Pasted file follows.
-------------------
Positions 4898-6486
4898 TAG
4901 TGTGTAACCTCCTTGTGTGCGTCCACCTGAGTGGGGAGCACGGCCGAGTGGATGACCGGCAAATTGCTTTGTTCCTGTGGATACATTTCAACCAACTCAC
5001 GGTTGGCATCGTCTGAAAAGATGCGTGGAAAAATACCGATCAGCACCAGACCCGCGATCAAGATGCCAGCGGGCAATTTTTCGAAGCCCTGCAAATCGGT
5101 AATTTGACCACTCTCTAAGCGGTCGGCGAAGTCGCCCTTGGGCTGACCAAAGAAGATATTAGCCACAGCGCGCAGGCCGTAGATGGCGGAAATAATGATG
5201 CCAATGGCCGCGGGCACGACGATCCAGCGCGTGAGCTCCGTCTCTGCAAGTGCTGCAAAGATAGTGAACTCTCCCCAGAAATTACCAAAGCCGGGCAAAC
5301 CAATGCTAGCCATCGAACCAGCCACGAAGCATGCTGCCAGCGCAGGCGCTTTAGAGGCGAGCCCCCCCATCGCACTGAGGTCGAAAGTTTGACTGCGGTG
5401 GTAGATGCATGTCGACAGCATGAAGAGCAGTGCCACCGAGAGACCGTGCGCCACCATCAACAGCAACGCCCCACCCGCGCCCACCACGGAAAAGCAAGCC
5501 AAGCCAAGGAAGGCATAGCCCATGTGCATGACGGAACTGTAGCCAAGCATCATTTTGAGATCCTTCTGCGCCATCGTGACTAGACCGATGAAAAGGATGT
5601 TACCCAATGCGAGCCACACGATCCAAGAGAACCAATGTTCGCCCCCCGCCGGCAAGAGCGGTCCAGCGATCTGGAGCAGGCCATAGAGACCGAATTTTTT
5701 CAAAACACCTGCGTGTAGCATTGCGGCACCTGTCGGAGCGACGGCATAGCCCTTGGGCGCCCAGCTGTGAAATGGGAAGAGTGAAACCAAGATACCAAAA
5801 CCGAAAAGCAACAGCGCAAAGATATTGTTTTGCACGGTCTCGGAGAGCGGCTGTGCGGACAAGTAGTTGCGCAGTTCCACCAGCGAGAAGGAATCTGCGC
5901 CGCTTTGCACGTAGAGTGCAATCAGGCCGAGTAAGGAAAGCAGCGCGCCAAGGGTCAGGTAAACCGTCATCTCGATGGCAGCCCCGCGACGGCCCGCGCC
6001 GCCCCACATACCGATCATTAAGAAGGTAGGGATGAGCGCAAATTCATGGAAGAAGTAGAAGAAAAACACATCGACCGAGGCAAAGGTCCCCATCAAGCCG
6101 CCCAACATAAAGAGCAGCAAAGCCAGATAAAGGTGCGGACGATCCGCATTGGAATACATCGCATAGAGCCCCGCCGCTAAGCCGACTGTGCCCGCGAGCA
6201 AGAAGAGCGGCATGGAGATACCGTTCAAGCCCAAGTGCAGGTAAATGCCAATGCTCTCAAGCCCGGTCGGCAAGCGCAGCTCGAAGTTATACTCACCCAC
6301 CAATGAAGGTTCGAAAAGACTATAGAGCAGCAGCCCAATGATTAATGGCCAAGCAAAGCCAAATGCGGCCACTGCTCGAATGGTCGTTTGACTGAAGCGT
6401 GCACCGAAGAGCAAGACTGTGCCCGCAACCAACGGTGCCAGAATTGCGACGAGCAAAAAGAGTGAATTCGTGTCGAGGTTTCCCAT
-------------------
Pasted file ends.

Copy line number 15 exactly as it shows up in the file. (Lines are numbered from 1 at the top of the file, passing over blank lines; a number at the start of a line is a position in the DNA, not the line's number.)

6101 CCCAACATAAAGAGCAGCAAAGCCAGATAAAGGTGCGGACGATCCGCATTGGAATACATCGCATAGAGCCCCGCCGCTAAGCCGACTGTGCCCGCGAGCA